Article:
This week’s Current Climate, which every Saturday brings you a balanced view of sustainability news. Sign up to get it in your inbox every week.
Hello and welcome to the first Current Climate issue of 2022.
Those of you who follow climate scientists on social media will surely be familiar with the uproar caused by Netflix’s Don’t Look Up, a film about satirizing society’s divisive reception of a planetary threat—specifically in the form of a comet that however serves as a metaphor for human-made climate change—that has split opinions.
Whether you’ve enjoyed the film, disliked it, or ignored it, Forbes contributors have assessed why the film means so much to climate scientists. For fans of the genre “consequences of ignoring climate science,” I recommend the 2004 film The Day After Tomorrow.
More stories highlighted this week include how a new solar roof will make it easier to power homes through sun rays, the challenges in disposing of electric car batteries, and what an explorer saw upon reaching Earth’s deepest point.
In Climate Talks, I spoke to Mycle Schneider, lead author of the annual World Nuclear Industry Status Report, about whether nuclear power is truly a sustainable energy source.
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Governments Need To Prepare For ‘Tsunami’ Of Electric Car Batteries
While there are considerable investments in battery production, there’s comparatively little money going into what to do with the depleted cells. There currently isn’t enough money in recycling or reuse to build large-scale recycling facilities in Europe.
Standard Industries’ GAF Energy—the three-year-old sister company of the nation’s largest roofing manufacturer, GAF—has unveiled a new solar roof that integrates solar technology into traditional roofing, which has been in the works for the past two years.
Known in the logistics industry as LEFVs—or light electric freight vehicles—e-cargobikes are fast becoming a popular alternative to vans in urban centers, with many local and national governments rolling out schemes to encourage their use.
Large wildfires have become so frequent and severe in the United States that they have reversed many gains of the Clean Air Act, according to a new study.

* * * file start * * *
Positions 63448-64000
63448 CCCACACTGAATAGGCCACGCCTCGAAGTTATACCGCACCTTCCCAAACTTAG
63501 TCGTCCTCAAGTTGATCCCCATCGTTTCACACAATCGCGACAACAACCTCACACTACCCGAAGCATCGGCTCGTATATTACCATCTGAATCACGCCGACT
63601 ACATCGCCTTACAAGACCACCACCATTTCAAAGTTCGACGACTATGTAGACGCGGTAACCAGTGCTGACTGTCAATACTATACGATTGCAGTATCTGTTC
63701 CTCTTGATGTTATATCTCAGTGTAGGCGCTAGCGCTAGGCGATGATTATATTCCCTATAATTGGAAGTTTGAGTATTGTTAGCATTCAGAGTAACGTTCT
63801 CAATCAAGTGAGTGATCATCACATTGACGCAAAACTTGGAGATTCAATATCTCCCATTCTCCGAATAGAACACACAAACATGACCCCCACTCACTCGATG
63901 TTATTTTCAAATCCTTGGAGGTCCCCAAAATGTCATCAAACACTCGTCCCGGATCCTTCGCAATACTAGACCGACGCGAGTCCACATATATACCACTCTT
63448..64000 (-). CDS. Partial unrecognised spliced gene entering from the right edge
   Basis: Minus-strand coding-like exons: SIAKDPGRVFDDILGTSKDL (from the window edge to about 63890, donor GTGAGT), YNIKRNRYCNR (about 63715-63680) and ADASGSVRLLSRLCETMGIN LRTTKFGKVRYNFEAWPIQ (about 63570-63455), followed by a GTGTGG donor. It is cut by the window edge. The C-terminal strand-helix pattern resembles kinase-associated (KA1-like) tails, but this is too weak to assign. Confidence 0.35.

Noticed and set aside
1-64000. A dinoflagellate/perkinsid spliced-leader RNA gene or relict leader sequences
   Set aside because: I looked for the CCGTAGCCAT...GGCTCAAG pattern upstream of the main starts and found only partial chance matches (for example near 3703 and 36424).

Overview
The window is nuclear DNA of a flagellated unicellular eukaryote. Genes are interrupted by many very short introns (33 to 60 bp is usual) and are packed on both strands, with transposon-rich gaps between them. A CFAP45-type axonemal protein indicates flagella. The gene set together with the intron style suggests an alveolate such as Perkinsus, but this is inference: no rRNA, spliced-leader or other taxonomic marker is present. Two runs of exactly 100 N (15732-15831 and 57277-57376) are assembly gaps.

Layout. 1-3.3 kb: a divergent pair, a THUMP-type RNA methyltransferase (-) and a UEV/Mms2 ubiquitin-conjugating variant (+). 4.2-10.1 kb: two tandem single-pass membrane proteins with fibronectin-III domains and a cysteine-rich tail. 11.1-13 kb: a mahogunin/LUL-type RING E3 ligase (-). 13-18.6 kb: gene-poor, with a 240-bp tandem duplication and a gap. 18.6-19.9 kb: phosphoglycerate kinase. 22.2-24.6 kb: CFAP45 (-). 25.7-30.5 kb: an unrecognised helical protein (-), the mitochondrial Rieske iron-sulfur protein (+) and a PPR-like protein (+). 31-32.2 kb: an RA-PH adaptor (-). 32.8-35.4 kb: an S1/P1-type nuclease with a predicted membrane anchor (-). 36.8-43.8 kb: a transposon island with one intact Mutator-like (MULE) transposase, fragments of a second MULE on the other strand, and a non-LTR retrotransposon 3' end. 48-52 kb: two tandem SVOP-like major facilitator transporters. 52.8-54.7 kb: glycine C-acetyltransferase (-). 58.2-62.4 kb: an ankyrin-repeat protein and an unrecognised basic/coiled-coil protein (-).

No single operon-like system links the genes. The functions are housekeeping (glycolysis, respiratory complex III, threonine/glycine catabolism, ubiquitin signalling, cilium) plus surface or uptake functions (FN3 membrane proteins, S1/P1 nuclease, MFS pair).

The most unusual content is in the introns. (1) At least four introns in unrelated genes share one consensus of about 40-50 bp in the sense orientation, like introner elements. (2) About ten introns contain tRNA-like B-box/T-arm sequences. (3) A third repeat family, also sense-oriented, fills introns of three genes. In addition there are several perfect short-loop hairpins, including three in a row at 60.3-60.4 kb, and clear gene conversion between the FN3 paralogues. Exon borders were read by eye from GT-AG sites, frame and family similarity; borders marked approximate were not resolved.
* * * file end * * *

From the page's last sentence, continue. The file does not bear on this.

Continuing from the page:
A new European Union (EU) proposal to treat new nuclear power and natural gas investments as “green” is sparking controversy over the taxonomy of sustainable energy.
One Explorer’s Memorable High At The Ocean’s Darkest Depth
It took four hours to complete the almost seven-mile descent from sunny warm ocean surface to dark frigid bottom. Once there, unique translucent life forms were visible amid the talc-like soft sand of the Trench bottom. But even Earth’s deepest point features reminders of the human world.
The International Atomic Energy Agency (IAEA) made its presence at COP26 in Glasgow very well known, if only because of its mascot, a giant inflatable gummy bear emblazoned with the words “net zero needs nuclear.” If nuclear energy is such a sustainable energy source as its supporters claim, why have environmentalists opposed it for decades, and were they wrong all along? To answer these questions, I’ve spoken to Mycle Schneider, a nuclear energy consultant who has been leading the annual publication of the World Nuclear Industry Status Report, an independent assessment of the state of nuclear energy across the world, since 1992. To some, Schneider is an “anti-nuclear activist,” but the scholar rejects the term. His work is that of an analyst, and his decades-long observation of nuclear power developments offers many insights into the future of the industry and the role it may play in net-zero energy strategies.
After the 2011 Fukushima disaster, it seemed the world was ready to move past nuclear, yet there seems to be a resurgence of nuclear discourse online and in the media. Is nuclear power making a comeback?
I’ve been working in this field for 40 years, and the perception of the sector compared to its reality has never, ever, been larger. If you just look at the numbers, it’s pretty simple. In 2021, there were ten [nuclear reactors] closures and six startups. The net capacity differential was minus 3.5 GW. When you look at the previous 20 years, you get 98 closures and 95 startups. But if you exclude China, the net [difference] is minus 50. That’s a very significant decline.
Nuclear energy supporters tout its low carbon credentials. Should it be a key component of the energy mix in a net zero reality?